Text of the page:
So as one generation supersedes the previous, I think the best we can do is summed up in Eph 5:15-17 Therefore be careful how you walk, not as unwise men but as wise, making the most of your time, because the days are evil. So then do not be foolish, but understand what the will of the Lord is. Many of us act like fools bumbling in life not knowing what the will of the Lord is. I pray that we can wise up, walk carefully, and make the most of our time. Only one life, ’twill soon be past. Only what’s done for Christ will last (CT Studd).

Does Prayer Change Things? (1 of 3)

Hezekiah healing 1

Q. Hezekiah became ill and God told him that he will die. He prayed and wept and God healed him, adding 15 years to his life (2 Kings 20:6). Manasseh, one of Judah’s most wicked kings, succeeded Hezekiah when he was 12 years old (2 Kings 21:1), which means he would not have been born had God not healed Hezekiah. Did Hezekiah change God’s will and the course of history by his prayer?

A. The account of Hezekiah’s healing is in 2 Kings 20:1-7, and Isaiah 38:1-6. The subject is on the immutability of God, and there are opposing views. Some believe “God does not change His mind” because He knows everything and makes the best decisions, and there is no need to change His mind. Furthermore, if God changes His will in response to prayer, His action is contingent upon man’s petition, then how can God be sovereign? Supporting verses include:

1 Sam 15:29 Also the Glory of Israel will not lie or change His mind; for He is not a man that He should change His mind.”
• Ps 110:4 The LORD has sworn and will not change His mind, “You are a priest forever According to the order of Melchizedek.”
• Jer 4:28 “For this the earth shall mourn And the heavens above be dark, Because I have spoken, I have purposed, And I will not change My mind, nor will I turn from it.”
• Heb 7:21 … but He with an oath through the One who said to Him, “THE LORD HAS SWORN AND WILL NOT CHANGE HIS MIND, ‘YOU ARE A PRIEST FOREVER’”);

Others, however, believe “God changes His mind” because that’s what this passage plainly implies. If God does not answer prayer requests, why did Jesus ask us to pray? He said, “If you ask Me anything in My name, I will do it.” (Jn 14:14) If He didn’t mean it, why say it? Other supporting verses include:

Ex 32:12, 14 Why should the Egyptians speak, saying, ‘With evil intent He brought them out to kill them in the mountains and to destroy them from the face of the earth’? Turn from Your burning anger and change Your mind about doing harm to Your people. … So the LORD changed His mind about the harm which He said He would do to His people.
• Jer 26:13, 19 Now therefore amend your ways and your deeds and obey the voice of the LORD your God; and the LORD will change His mind about the misfortune which He has pronounced against you. … Did Hezekiah king of Judah and all Judah put him to death? Did he not fear the LORD and entreat the favor of the LORD, and the LORD changed His mind about the misfortune which He had pronounced against them?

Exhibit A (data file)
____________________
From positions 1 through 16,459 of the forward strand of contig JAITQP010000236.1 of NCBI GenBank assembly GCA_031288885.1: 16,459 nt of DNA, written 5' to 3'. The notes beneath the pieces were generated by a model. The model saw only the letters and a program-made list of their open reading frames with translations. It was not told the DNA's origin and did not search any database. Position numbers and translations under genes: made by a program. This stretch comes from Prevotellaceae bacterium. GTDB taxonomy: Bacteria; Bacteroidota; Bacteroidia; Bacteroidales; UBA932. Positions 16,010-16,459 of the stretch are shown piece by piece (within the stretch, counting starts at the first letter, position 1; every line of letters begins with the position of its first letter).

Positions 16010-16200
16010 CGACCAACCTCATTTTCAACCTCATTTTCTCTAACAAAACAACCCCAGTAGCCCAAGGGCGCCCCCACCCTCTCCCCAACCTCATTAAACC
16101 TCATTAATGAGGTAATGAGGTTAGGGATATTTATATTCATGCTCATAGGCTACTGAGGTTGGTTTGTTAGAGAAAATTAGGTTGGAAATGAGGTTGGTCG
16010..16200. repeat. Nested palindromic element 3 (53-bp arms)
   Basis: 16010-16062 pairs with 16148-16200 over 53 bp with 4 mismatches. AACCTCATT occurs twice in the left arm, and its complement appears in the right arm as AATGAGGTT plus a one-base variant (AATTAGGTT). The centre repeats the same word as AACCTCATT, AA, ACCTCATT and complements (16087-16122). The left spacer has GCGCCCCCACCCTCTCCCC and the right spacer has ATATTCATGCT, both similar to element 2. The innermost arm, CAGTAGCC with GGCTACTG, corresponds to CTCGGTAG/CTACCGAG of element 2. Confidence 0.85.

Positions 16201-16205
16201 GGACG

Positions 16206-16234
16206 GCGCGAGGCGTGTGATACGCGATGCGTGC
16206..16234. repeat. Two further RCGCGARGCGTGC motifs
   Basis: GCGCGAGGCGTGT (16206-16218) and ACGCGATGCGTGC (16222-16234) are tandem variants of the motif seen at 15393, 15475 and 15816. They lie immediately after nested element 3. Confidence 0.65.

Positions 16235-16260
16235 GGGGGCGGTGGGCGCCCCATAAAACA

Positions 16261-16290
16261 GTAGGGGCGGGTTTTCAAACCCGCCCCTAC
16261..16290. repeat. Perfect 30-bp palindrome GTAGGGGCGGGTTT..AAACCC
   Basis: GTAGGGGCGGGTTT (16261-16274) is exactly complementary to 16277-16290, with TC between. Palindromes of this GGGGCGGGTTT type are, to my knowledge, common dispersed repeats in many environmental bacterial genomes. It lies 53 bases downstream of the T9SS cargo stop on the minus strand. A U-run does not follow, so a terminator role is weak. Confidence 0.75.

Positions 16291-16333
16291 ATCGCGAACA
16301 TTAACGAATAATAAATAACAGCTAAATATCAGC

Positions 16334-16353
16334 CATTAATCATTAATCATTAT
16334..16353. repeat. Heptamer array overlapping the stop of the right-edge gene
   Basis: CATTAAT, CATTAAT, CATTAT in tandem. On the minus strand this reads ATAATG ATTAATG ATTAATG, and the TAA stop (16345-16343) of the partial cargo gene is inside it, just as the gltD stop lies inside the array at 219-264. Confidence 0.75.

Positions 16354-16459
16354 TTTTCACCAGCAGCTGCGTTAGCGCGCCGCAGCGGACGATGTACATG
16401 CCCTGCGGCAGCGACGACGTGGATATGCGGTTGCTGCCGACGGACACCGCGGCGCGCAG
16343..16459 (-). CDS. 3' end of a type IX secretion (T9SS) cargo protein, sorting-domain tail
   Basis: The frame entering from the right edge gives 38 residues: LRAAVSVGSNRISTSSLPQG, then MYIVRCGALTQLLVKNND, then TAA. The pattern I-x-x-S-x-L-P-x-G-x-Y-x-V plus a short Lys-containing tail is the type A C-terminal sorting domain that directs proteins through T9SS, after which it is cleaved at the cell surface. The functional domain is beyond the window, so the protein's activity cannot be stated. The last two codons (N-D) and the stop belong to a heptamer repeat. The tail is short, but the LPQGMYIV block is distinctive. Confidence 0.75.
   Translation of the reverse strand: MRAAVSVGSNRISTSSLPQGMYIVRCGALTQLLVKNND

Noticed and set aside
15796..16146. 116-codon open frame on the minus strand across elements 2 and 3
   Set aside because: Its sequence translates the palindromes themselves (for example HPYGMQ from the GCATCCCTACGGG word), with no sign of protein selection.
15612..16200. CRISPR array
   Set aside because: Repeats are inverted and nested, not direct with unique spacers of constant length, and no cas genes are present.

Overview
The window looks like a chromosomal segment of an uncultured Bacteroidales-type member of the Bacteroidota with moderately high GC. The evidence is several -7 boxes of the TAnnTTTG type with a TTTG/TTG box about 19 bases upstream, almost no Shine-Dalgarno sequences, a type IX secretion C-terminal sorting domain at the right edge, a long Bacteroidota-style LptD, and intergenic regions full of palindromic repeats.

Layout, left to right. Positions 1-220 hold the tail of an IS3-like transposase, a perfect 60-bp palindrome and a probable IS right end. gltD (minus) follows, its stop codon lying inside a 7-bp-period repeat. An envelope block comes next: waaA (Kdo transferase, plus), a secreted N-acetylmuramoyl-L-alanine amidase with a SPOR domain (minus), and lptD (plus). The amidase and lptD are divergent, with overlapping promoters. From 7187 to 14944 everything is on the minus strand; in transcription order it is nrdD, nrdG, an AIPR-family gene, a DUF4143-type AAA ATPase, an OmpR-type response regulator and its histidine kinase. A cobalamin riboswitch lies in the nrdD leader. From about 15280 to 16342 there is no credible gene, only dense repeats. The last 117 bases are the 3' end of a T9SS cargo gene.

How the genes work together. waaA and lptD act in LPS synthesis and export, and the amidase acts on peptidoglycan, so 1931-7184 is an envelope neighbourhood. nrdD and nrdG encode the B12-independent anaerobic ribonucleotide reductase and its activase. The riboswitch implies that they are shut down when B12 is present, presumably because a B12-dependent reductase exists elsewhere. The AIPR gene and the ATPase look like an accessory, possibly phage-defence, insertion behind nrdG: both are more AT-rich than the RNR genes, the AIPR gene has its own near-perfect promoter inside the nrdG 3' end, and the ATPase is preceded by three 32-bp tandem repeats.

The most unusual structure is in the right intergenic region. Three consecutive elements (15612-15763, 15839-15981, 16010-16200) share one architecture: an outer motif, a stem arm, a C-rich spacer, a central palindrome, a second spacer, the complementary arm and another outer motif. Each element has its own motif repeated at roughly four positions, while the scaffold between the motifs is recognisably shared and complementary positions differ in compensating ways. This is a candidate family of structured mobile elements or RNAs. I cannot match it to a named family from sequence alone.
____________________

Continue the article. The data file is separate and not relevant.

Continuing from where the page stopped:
• Amos 7:3,6 The LORD changed His mind about this. “It shall not be,” said the LORD. … The LORD changed His mind about this. “This too shall not be,” said the Lord GOD.

So which is it? Does God change His mind in answer to prayer or not? Does prayer change anything?

(To be continued)

God’s Will (2 of 3)

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(Continued from yesterday)

Yesterday we’ve explored the revealed will of God pertaining to His preceptive will and will of disposition, in particular concerning salvation. He does not wish for any to perish but for all to come to repentance. What else does the Bible tell us about His will?

* 1 Thes 4:3 For this is the will of God, your sanctification; that is, that you abstain from sexual immorality;

God wants us not only to be saved, but to be holy. He wants us to be pure. The basic meaning of holy is to be separated. Often we tend to follow the crowd, what the majority do. But God wants us not to walk as the Gentiles walk. Do not be like them. Do you follow the world, or do you separate yourself from their ways?

But what if we fail? Well, God provided for that too:

* 2 Co 7:9-10 I now rejoice, not that you were made sorrowful, but that you were made sorrowful to the point ofrepentance; for you were made sorrowful according to the will of God, so that you might not suffer loss in anything through us. For the sorrow that is according to the will of God produces a repentance without regret, leading to salvation, but the sorrow of the world produces death.

He made us sorrowful according to His will, so that we would repent and not suffer loss. Do not view only blessings as from God, for there is a purpose for sorrow as well.

And not only sorrow, but even suffering:

* 1 Pet 4:19 Therefore, those also who suffer according to the will of God shall entrust their souls to a faithful Creator in doing what is right.

Paul said, “Indeed, all who desire to live godly in Christ Jesus will be persecuted (2 Tim 3:12)”. Peter added, when “you are reviled for the name of Christ, you are blessed … but if anyone suffers as a Christian, he is not to be ashamed, but is to glorify God in this name (1 Pet 1:14, 16)”. So, even suffering can be according to God’s will when we suffer for Christ’s sake to glorify His name.

One more God’s will for you. What should our attitude be in the midst of difficulties?

* 1 Thes 5:18 In everything give thanks; for this is God’s will for you in Christ Jesus.

When we are saved, sanctified, sorrowful, suffering, we ought to be thankful. Not complaining “why me”, but grateful that God chose us as His worthy vessel to glorify Him. It’s the character of a Spirit-filled Christian. Now, are you thankful, or ungrateful?

(To be continued)